The bill to repeal & replace the Affordable Care Act (ACA) narrowly passed the House last month. Now the U.S. Senate is working on its version. We have learned the Senate is considering a bill that would deeply cut Medicaid funding to the states. This would be done by capping a state’s Medicaid funding based on its spending in 2016, and then limiting funds going forward each year.

This Thursday and next Thursday, June 22, the AAP is encouraging all members to call the Washington, DC, offices of Georgia Senators Johnny Isakson and David Perdue to register our opposition to cuts in the Medicaid program.  These cuts to Medicaid would be very harmful to Georgia—not just its children, but to rural healthcare in our state which is important to economic viability. AAP has provided a toolkit for more background on this issue.

  • Medicaid is primarily a children’s program. This has been overlooked by the media and many others.  In Georgia, nearly two-thirds of the patients covered are children.
  • Georgia Medicaid covers many children with special health needs. This program is a lifeline for these families in our state.
  • Primary care physicians are critical to the economic viability of rural Georgia, by providing a healthcare infra-structure critical to a community. The Georgia General Assembly has recognized the importance of primary care physicians in rural Georgia by supporting these practices & stemming the tide of hospital closures in Georgia.
  • Georgia Medicaid already has one of the nation’s lowest per capita spending rates, so the amount the state would receive would be much lower than other states.
  • Children’s hospitals are critical to training pediatric specialty physicians and for them Medicaid is a major payor. Cuts to these training programs would choke the supply of these specialists for children needing specialty care—regardless of their insurance status.
Please Call Sen. Isakson and Sen. Perdue this Thursday, June 15 or next Thursday, June 22 and tell them that cutting Medicaid funding in Georgia is harmful to the health and well-being of our children, to our rural communities, and to maintaining an adequate supply of primary care physicians throughout our state.

Contacting Georgia’s U.S. Senators:

Senator Johnny Isakson. Washington office phone: 202-224-3643. Atlanta office: 770-661-0999. Email:
Senator David Perdue. Washington office: 202-224-3521. Atlanta office: 404-865-0087. Email:

Here are additional messages that you may find helpful in your calls to Senators Isakson and Perdue: 
  • As a pediatrician in _____, I know first-hand the importance of ensuring children have access to affordable, comprehensive health care coverage, and I stand with the American Academy of Pediatrics in urging you to protect children’s coverage.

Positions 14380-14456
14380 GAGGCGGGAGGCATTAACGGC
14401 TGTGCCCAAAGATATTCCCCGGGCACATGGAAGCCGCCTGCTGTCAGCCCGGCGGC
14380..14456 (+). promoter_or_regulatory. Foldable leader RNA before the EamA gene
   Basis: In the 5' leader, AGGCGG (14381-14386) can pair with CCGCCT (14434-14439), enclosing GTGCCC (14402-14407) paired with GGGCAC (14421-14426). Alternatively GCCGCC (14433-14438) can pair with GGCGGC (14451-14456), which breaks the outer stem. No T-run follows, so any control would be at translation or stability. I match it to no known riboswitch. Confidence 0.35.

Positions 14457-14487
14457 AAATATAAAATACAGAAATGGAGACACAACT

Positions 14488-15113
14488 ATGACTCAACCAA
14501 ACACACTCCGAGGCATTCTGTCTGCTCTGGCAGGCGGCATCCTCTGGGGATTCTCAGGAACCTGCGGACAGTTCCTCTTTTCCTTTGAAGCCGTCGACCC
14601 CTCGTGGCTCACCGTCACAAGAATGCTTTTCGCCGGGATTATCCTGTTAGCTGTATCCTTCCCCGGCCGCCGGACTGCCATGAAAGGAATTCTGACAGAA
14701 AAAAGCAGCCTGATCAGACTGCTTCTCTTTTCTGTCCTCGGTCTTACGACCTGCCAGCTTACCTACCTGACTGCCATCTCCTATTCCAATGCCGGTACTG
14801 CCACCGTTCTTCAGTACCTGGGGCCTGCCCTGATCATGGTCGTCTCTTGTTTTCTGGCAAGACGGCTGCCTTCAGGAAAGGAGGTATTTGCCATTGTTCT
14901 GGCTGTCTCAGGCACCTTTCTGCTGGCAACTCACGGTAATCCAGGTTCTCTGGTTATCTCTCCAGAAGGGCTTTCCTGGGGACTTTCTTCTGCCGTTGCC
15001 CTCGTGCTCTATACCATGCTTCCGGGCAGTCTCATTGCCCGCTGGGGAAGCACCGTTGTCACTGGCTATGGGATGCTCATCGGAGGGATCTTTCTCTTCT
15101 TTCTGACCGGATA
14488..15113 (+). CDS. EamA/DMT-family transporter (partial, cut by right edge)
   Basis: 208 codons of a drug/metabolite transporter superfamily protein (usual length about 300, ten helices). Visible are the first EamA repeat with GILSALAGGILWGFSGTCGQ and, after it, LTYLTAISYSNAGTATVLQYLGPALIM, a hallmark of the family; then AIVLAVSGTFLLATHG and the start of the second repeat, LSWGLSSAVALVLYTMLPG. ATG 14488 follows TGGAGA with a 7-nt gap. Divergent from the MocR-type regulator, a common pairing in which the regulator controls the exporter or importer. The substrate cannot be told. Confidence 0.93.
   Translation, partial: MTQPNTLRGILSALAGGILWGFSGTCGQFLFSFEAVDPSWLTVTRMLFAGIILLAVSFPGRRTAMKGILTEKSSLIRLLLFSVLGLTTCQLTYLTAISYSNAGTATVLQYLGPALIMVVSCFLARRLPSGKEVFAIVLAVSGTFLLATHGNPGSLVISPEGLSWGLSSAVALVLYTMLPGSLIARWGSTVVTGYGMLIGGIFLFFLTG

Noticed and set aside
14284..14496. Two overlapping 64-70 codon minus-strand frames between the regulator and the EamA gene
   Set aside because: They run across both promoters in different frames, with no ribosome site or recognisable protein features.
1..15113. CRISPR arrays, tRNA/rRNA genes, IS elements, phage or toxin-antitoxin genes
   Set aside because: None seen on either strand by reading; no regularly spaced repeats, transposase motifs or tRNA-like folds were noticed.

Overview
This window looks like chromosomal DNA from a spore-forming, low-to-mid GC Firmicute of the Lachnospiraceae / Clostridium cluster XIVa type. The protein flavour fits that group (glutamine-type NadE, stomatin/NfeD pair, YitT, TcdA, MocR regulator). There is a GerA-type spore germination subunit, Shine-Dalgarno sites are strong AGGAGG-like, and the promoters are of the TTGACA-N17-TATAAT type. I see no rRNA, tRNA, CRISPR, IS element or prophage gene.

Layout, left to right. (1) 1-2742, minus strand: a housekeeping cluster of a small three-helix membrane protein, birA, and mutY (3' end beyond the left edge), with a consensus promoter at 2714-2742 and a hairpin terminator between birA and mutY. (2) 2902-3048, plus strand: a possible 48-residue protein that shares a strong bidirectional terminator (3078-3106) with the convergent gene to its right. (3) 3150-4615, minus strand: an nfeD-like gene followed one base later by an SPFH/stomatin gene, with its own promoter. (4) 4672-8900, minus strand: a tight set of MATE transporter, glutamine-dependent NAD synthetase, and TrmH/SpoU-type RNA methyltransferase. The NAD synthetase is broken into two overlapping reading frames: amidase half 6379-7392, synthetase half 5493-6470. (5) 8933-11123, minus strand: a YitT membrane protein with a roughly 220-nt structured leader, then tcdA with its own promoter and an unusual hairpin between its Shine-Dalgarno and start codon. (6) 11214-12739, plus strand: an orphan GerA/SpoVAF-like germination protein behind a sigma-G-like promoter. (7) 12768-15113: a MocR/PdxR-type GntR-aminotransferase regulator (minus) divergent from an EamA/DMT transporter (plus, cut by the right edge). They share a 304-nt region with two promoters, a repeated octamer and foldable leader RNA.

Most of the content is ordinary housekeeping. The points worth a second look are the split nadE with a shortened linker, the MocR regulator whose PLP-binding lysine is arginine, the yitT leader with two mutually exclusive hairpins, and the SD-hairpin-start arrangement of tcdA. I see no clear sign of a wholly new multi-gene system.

• Right now, the coverage rate among children in the United States is at a historic high: 95 percent. In Georgia we have nearly the same rate. This progress was made possible by Medicaid, the Children’s Health Insurance Program and the Affordable Care Act working together.
  • Any bill that would make drastic changes to Medicaid, which has served as a lifeline for children in Georgia would reverse this progress and jeopardize children’s health.
  • Any proposals that would lead to cuts to eligibility in the Medicaid program would mean less coverage for those who need it most, children with special health care needs and low-income families.
  • Nearly 1 million children in Georgia are covered by Medicaid.
  • Through Medicaid, these children receive benefits that cover a wide array of services like immunizations, regular well-child exams, developmental, vision and hearing screenings. 
  • Any bill that allows insurers in states that seek waivers to return to the practice of discriminating against those with pre-existing conditions, effectively denying coverage by charging them unaffordable premiums, would leave thousands of children who need care unable to get it in Georgia.
  • Children with health insurance are more likely to go to the doctor to get the care they need when they need it. They are also more likely to attend school, graduate from high school, go to college, pay more in taxes, and become healthy, successful adults.
  • I urge you to keep the needs of Georgia’s children at the forefront as the Senate considers changes to our health care system.

Finally, please let the Chapter office know of the results of any reply or response you might receive. And thanks again for rallying to this important issue.

Ben Spitalnick, MD                        Melinda Willingham, MD
President                                         Legislative Committee Chair